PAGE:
Coach Buzz Williams looked on as Todd Mayo began to answer the question.
The freshman had been asked about the road atmosphere at the KFC Yum! Center, where all but one section of Marquette fans had been pulling for the Murray State Racers all Saturday night.
“We knew it was going to be a road game,” Mayo responded. “We pray all the time for God to stand on us. He definitely did today, and we just try to stay together and just try to come out with the win.”
The moment Mayo uttered the words “pray,” Williams became emotional and unsuccessfully attempted to hold back tears.
“It’s got to be about more than winning and losing,” Williams later said, still fighting back tears. “When you see kids grow and mature, especially when all the perspective of who they are is not really who they are, I think that’s special.”
Mayo finished with eight points, including two 3-pointers, and six rebounds in Marquette’s 62-53 win over Murray State, moving to its second straight Sweet 16 appearance. His solid performance came two days after the freshman connected on two key 3-pointers to help Marquette in its win over BYU.
In addition to the offensive output, much of Mayo’s 25 minutes were spent guarding Ohio Valley Player of the Year Isaiah Canaan, who shot just 4-of-17 in the loss. Canaan entered Saturday shooting better than 52 percent from the field in his last six outings, but the combination of Mayo, Junior Cadougan and Vander Blue slowed him down.
“I just tried to do what I do,” Mayo said. “Go after the best player and make a difference on the defensive end.”
Four months ago, a comment such as that one would never have been uttered from Mayo, formerly known to all as “O.J.’s brother.”
As an offensive specialist, Mayo’s game showed plenty of promise in November. The Huntington, West Va. native scored in double figures in six of Marquette’s first nine games. He poured in a team-high 22 points in his first career start against Northern Colorado. His shooting form was impeccable and he showed the confidence of an upperclassman each time he stepped on the court.
But a shooting slump, one he refused to blame on hitting the freshman wall, slowed his offensive numbers, and his fans.
Mayo continued to get minutes, in large part due to his defensive prowess that had continued to improve throughout the year.
“His defense was still awesome,” freshman Derrick Wilson said. “But he was scoring so much at the beginning of the season that when he slowed down as we got into the Big East, people thought he wasn’t playing as well.”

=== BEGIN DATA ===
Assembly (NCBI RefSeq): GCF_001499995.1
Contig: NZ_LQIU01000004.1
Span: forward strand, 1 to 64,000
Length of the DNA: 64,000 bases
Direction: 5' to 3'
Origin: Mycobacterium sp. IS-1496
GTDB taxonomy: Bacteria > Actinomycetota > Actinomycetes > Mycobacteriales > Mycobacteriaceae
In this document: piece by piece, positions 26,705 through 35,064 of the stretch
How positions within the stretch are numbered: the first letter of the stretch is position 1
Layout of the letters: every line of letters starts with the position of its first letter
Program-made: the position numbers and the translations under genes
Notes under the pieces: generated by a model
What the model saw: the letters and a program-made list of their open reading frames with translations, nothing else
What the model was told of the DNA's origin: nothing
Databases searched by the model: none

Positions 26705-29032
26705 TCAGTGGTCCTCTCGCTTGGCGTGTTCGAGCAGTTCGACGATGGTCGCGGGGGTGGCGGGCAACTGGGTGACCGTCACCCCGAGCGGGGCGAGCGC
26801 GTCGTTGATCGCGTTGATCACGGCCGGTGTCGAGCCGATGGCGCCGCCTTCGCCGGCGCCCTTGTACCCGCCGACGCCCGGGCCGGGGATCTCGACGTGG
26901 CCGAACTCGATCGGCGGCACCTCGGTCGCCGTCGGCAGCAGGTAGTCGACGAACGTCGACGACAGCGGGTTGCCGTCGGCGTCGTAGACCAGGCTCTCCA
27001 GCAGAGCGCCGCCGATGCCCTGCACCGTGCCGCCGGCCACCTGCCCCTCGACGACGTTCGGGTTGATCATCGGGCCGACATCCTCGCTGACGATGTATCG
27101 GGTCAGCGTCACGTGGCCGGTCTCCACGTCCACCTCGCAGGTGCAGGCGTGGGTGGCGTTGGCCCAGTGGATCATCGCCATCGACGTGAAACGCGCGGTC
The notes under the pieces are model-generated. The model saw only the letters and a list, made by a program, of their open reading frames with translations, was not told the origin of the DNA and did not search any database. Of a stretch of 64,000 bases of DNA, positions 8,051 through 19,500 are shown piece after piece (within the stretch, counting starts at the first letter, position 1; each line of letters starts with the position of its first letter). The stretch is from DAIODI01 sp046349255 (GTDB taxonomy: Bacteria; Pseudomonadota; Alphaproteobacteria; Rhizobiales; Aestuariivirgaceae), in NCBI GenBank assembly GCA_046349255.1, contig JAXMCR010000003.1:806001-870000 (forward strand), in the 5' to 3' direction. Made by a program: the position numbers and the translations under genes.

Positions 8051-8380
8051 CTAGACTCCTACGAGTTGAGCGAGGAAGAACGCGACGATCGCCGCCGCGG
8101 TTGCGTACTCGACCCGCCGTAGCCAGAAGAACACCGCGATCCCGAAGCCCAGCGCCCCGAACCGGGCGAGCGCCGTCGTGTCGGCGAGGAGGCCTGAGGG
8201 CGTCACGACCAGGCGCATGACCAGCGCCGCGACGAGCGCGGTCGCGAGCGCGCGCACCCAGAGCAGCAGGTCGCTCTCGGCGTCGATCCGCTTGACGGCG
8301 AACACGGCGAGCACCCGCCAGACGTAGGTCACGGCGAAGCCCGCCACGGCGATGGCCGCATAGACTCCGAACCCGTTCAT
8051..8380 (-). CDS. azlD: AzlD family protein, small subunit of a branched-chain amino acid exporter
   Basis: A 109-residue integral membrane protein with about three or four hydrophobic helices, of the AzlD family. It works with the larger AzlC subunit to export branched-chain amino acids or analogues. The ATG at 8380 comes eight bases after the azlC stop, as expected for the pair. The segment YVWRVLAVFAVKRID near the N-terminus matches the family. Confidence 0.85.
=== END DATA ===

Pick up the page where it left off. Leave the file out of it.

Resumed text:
Over Marquette’s final 12 regular season games, Mayo shot 29.5 percent from the field, made 2-of-19 3-pointers and scored in double figures just once. But as his offensive numbers dropped, his defensive focus improved and he became arguably the Golden Eagles’ best perimeter player.
“You need that spark off the bench,” Jae Crowder said. “Todd brings a different defensive mentality and we feed off that when he comes in the game.”
Throughout his shooting struggles, Mayo always said his confidence had not fallen and that he believed in his jump shot. This past weekend in Louisville showed he was right.
“Everybody jumped off the boat when Todd couldn’t make a shot,” Williams said. “When everything’s stacked against you, that’s when your character is revealed, on the biggest stage.”
Williams hinted at the difficult road Mayo has traveled in his life, which he said makes the freshman’s successes all the more special.
“A lot of these kids have never been loved,” Williams said. “And when you’ve never been loved and you’re 20 years old, and somebody tries to love you for the first time, you don’t know how to handle it.
“And when you start talking about God for the first time, and when you think about what those kids have been through in the previous 20 years, they’re not sure there is a God.”
Williams did not divulge into past hardships in Mayo’s life, but the raw emotion behind his answers spoke volumes to what he thinks of Mayo’s maturation as a person.
“A kid that all he was when he showed up was O.J. Mayo’s little brother,” Williams said. “Wow, what a story. What a story.”